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Yossi is Told to Take off His Kipah at a Soccer Game. Would You?

Yossi is Told to Take off His Kipah at a Soccer Game. Would You?

Yossi Weinbaum, left
Yossi Weinbaum, left

Sometimes doing the right thing is easy, but sometimes it involves giving up something we love.

Yossi Weinbaum is 9-years-old and lives in Hawaii. He has been playing soccer for three years, but recently he came home from a game in tears.

“Before we began playing,” explained Yossi, “the referee saw my tzitzit hanging out of my shirt and told me I couldn’t play unless I took them off or cut off the strings.”

Unsure of how to proceed, Yossi—who has never encountered a problem like this before—took the advice of his coach to tuck in his tzitzit and get back on the field, joining his teammates on “Hawaii 808.” Within minutes, he scored a goal, and things appeared to be back to normal.

But then in the second half of the game, the referee noticed his kipah and ordered him to remove it or leave the game.

Even though he loves the game and wanted to play, taking off his kipah was non-negotiable, so Yossi walked off the field.

Later, Yossi received a letter of apology from the referee who did not know what a kipah and tzitzit are, and also from the Oahu League President. Yossi can now play again with confidence, having learned a valuable lesson about himself: he is strong in his convictions, even in the face of challenge.

Have you ever been in a similar position? Tell us about it in the comments below!

Yossi Weinbaum, left, and his soccer team in Hawaii. The 9-year-old left a game this season when a referee asked him to remove his kipah (after he was required to tuck in his tzitzit).
Yossi Weinbaum, left, and his soccer team in Hawaii. The 9-year-old left a game this season when a referee asked him to remove his kipah (after he was required to tuck in his tzitzit).


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Discussion (4)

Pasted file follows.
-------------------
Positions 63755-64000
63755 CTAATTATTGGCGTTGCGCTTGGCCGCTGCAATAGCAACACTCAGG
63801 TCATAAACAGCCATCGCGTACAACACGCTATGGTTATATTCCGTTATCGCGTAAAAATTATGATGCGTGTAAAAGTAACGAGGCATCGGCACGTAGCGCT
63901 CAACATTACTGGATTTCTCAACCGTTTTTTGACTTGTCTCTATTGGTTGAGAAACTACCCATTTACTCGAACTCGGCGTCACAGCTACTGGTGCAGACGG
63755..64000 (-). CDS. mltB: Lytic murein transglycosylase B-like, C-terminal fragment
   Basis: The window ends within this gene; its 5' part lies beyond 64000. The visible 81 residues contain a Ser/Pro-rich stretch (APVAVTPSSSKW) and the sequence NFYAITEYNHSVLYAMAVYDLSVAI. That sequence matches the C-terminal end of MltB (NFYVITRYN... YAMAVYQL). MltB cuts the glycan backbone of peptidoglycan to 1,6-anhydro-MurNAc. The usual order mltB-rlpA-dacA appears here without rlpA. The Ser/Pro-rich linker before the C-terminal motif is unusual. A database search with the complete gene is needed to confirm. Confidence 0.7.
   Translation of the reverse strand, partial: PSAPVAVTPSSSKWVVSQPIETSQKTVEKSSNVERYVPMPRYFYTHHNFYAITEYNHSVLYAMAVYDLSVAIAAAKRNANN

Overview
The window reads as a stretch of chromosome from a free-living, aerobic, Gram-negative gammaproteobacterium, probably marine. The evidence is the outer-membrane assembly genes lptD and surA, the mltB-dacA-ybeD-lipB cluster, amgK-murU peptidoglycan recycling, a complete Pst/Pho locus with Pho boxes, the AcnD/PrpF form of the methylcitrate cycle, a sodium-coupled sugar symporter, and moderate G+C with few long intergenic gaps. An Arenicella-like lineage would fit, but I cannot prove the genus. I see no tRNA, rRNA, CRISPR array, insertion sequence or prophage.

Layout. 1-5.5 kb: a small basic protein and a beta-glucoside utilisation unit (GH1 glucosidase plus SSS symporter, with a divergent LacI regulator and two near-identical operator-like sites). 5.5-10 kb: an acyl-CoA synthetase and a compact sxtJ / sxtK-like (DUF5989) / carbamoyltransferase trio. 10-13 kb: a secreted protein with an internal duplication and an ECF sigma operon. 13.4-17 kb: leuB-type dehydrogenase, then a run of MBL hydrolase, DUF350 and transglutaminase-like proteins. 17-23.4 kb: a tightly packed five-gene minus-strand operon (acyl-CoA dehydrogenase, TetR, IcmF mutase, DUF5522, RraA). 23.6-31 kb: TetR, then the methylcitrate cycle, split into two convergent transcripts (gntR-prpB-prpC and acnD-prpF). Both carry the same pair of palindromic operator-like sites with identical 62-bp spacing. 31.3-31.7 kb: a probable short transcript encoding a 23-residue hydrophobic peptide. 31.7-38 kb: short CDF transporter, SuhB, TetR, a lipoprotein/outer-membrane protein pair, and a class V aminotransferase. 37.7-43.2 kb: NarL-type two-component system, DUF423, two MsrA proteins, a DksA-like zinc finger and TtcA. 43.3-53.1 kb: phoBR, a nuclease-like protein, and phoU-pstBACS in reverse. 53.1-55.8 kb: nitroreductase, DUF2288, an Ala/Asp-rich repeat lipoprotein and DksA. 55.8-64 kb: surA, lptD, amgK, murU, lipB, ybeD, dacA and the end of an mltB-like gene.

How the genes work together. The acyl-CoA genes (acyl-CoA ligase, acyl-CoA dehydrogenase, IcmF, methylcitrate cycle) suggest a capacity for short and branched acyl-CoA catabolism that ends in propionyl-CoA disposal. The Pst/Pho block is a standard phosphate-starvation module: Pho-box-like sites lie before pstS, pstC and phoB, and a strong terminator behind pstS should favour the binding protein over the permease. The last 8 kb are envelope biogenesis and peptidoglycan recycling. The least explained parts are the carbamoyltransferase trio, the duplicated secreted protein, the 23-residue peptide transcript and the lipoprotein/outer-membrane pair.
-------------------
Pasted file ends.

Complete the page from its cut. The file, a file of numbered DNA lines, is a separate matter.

July 28, 2016
G-D matters
I would do anything for G-D,even give up being Cap. I'd do anything, no matter WHAT the world says!
Captain America
Dallas, Texas, USA
January 15, 2016
I kind of had a similar story.
Somebody took me out to go shopping, and there were free samples of something.
The person who took us asked if we wanted... It did say it was kosher.
She tried t and said it was the best.
I told that person I wouldn't eat it until I asked my parents if it was kosher.
My brother said he would like to try it, but I told him it might not be kosher. When that person put it infront of his mouth to drink he said, I'm okay.
When we got home, I asked my parents if it was kosher and they said it was.
Anonymous
Cancun, Mexico
November 29, 2015
What a kiddush Hashem! I didn't know there was a Jewish community in Hawaii. Is it at all difficult to get kosher food there?
Anonymous
November 29, 2015
Kippah and soccer
Youth can be cruel against each other. Some of it - like Yossi's team"mates". This referee -teacher seems to be a person who fails to recognise that. If my memory serves me correctly, it was around my Bar Mitzva time that grade-school classmates pulled-off my 'alpino' during intermission, spent on the school playground. I refused a couple of days to go to school and it was one of the teachers (maybe even the principal) who talked to the pupils about it. End of misery. That teacher was a good mentsch and I have never forgotten him. Sixty years later, I still say: Zichrono Livrachah.
Jesjajah Israel Vorst
Winnipeg, Canada